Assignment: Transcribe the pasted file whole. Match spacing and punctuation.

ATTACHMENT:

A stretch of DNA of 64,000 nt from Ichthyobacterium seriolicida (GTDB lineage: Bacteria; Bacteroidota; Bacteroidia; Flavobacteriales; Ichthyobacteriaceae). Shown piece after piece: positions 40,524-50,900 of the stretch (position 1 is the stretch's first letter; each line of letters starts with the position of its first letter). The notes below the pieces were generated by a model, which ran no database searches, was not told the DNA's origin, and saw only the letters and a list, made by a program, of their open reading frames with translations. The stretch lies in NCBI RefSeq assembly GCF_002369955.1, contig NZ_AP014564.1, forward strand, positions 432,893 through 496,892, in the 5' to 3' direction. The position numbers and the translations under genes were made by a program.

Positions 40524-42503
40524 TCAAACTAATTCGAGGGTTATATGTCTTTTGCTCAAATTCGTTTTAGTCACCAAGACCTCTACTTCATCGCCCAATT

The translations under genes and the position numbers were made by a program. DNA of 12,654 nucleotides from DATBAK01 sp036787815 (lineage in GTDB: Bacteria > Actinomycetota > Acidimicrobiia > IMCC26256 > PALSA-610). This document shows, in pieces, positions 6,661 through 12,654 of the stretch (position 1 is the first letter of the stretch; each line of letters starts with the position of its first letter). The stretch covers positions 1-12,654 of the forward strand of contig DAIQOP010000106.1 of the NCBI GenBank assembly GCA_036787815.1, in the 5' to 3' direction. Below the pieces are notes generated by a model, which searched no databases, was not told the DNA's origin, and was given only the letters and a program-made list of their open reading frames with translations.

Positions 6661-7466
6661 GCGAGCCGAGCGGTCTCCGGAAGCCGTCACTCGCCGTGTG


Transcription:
A stretch of DNA of 64,000 nt from Ichthyobacterium seriolicida (GTDB lineage: Bacteria; Bacteroidota; Bacteroidia; Flavobacteriales; Ichthyobacteriaceae). Shown piece after piece: positions 40,524-50,900 of the stretch (position 1 is the stretch's first letter; each line of letters starts with the position of its first letter). The notes below the pieces were generated by a model, which ran no database searches, was not told the DNA's origin, and saw only the letters and a list, made by a program, of their open reading frames with translations. The stretch lies in NCBI RefSeq assembly GCF_002369955.1, contig NZ_AP014564.1, forward strand, positions 432,893 through 496,892, in the 5' to 3' direction. The position numbers and the translations under genes were made by a program.

Positions 40524-42503
40524 TCAAACTAATTCGAGGGTTATATGTCTTTTGCTCAAATTCGTTTTAGTCACCAAGACCTCTACTTCATCGCCCAATT

The translations under genes and the position numbers were made by a program. DNA of 12,654 nucleotides from DATBAK01 sp036787815 (lineage in GTDB: Bacteria > Actinomycetota > Acidimicrobiia > IMCC26256 > PALSA-610). This document shows, in pieces, positions 6,661 through 12,654 of the stretch (position 1 is the first letter of the stretch; each line of letters starts with the position of its first letter). The stretch covers positions 1-12,654 of the forward strand of contig DAIQOP010000106.1 of the NCBI GenBank assembly GCA_036787815.1, in the 5' to 3' direction. Below the pieces are notes generated by a model, which searched no databases, was not told the DNA's origin, and was given only the letters and a program-made list of their open reading frames with translations.

Positions 6661-7466
6661 GCGAGCCGAGCGGTCTCCGGAAGCCGTCACTCGCCGTGTG